And has for Lamarck, he got the shaft. Page 641
Lamarck's theory is not a hypothesis of common descent, which ascribes the common characteristics of a particular species to their common descent from a single species. ... He claims that ... although all mammals are descended from reptiles, they are not descended from the same reptiles

Somehow, after 1972, no one in Academia was able to mention that before 1972 everyone thought that Lamarckism is the doctrine "that all plants and animals are descended from a common primitive form of life." (Century Cyclopedia)

Before 1972
After 1972

Just as one wonders what happened to academics before 1980 who were inclined to doubt the great success of central planning, one wonders what happens to academics after 1972 who remember that before 1972, the history of science was different.

We have always been at war with Eastasia

Someone in Academia received an order like that given to Comrade Winston Smith, and all of Academia fell into line, and remains in line to this day, a thousand megaphones attached to one microphone.

The reporting of Big Brother's Order for the Day in The Times of December 3rd 1983 is extremely unsatisfactory and makes references to non-existent persons. Rewrite it in full and submit your draft to higher authority before filing.

… Withers, however, was already an unperson. He did not exist: he had never existed. …

… To-day he should commemorate Comrade Ogilvy. It was true that there was no such person as Comrade Ogilvy, but a few lines of print and a couple of faked photographs would soon bring him into existence.

Kevin writes:

Funny I was just commenting the other day about sophistry being PK's stock in trade. Looks like the man is developing a reputation.

jc writes:

@ James A Donald: thanks for your post

Krugman, of course, also notes that what's academically kosher to say and/or believe changes over time, with or without evidence compelling enough to warrant such changes (though I don't remember, offhand at least, him alluding to an actual rewriting of history ala 1984).

Of course, in this context he'd be referring to the trendiness of believing in neoliberal ideas, while waiting for the cultural winds to start blowing towards increased levels of government intervention and redistribution again. (We've had a gust in that direction; he may want a permanent wind stream.)

Why do we collectively think one thing before, say, 1972 and another thing afterwards? (Or why is it OK to openly say what we think before, but not after?) Maybe we're more enlightened than our dull predecessors, e.g., the common sentiment that slavery is immoral today. Maybe sometimes there is compelling evidence, e.g., the fall of communism. Maybe noncompeting elites try to manipulate public sentiment in ways that benefit them?

Or maybe it really is simply some sort of 'novelty' gene in each of us expressing itself, as fashionable modes of thought change just like fashionable styles of dress, music, etc. do? And that new lens, sculpted by fashion, filters all the data we look at?

Reminds me of one of my favorite Orwell quotes: "there are some ideas so stupid that only a very intelligent person could believe in them." If you're smart enough, you have enough grey matter to justify just about anything so that it better fits what you want to see under that shiny new lens. If you eschew that lens, though, you may find it in your best interest to be quiet...or if you must speak the truth, then yes, be cagey enough to say it in a way that allows you, if it comes to that point, to deny you told a forbidden truth. (Whether what he said was true or not, I wonder if Rand Paul wishes he'd been cagier.)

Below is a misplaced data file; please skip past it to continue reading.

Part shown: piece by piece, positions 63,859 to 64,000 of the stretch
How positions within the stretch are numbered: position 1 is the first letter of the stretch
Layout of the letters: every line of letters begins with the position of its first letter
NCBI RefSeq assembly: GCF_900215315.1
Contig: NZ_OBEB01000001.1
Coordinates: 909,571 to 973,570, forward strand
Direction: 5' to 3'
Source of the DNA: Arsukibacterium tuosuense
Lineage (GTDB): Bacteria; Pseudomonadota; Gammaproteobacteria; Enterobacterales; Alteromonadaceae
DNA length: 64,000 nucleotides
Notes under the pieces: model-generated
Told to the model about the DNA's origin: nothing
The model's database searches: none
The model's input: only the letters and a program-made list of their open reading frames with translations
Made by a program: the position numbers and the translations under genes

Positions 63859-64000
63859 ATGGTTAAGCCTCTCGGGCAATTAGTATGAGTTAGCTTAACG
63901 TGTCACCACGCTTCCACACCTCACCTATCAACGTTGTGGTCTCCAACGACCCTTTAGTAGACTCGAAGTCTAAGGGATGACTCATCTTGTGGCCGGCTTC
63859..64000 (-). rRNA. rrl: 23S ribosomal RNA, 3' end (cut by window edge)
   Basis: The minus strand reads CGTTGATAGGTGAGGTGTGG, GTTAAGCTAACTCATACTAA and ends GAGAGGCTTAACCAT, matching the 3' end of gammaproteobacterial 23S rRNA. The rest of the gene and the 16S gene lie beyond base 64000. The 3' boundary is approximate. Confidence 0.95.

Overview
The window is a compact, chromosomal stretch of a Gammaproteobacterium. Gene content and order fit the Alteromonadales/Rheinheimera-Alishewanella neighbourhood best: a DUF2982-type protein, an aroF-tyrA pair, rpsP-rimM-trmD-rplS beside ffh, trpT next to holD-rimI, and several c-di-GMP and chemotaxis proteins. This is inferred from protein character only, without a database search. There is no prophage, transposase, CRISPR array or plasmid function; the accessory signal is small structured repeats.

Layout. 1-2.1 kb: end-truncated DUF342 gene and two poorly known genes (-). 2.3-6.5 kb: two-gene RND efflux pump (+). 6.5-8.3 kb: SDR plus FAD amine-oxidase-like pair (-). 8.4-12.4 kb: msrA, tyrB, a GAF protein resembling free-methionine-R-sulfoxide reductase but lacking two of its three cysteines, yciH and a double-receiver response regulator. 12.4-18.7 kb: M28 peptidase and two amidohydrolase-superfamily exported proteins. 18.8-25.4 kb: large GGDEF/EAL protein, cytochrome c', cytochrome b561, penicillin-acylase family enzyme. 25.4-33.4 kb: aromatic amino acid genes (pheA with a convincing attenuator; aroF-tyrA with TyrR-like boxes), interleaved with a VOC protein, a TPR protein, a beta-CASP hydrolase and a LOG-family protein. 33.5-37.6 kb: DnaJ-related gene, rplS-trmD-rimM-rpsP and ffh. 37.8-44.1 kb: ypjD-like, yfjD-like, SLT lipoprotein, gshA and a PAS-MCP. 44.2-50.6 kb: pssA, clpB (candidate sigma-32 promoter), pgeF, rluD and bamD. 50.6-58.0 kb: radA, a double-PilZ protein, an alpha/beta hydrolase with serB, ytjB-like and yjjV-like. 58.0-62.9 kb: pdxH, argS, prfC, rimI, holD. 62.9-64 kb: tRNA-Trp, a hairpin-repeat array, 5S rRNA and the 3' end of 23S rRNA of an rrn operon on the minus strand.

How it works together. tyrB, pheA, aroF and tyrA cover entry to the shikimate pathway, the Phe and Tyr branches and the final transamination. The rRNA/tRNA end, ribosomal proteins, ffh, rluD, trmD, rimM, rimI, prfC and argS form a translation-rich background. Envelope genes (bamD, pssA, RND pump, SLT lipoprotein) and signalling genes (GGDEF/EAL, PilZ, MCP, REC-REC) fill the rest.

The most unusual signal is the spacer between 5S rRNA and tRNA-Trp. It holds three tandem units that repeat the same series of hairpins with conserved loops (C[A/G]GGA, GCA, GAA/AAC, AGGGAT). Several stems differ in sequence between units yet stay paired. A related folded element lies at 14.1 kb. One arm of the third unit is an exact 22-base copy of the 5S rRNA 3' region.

jc writes:

re: Orwell quote, I meant "wrong", not "stupid", of course. (That's what I get for multitasking.)

Jonathan Cast writes:

James A. Donald:

Disagreeing with an official position, but carefully crafting private statements (not statements made on behalf of a sponsor) to imply, but not actually state, that disagreement, is still intellectually dishonest.

If Dr. Caplan's conscience does not prevent him from pretending to agree with a false consensus, that is a flaw in his moral character.

Ryan Vann writes:

"Whether what he said was true or not, I wonder if Rand Paul wishes he'd been cagier."

Why? He is most likely winning the Kentucky Senate seat.

GabbyD writes:

uhm, brian, you should seriously re-think quote #2.

you cannot be dis-illusioned by something you didnt try. so sumner's interpretation is flatout wrong

when you bring in a policy, that means u use it. there is NO ambiguity.

James A. Donald writes:

jc writes:

Why do we collectively think one thing before, say, 1972 and another thing afterwards?
If the Climategate files are any indication, thinking certain things are very good for one's career, and thinking certain other things can be very bad for one's career, and the man whose career is going very well will drop a gentle hint to the man whose career is going badly and about to take a marked turn for the worse as to what his results should be.

James A. Donald writes:

Jonathan Cast writes:

If Dr. Caplan's conscience does not prevent him from pretending to agree with a false consensus, that is a flaw in his moral character.
It is safer for me to say things that anger people than it is for Bryan. He is right in the belly of the beast.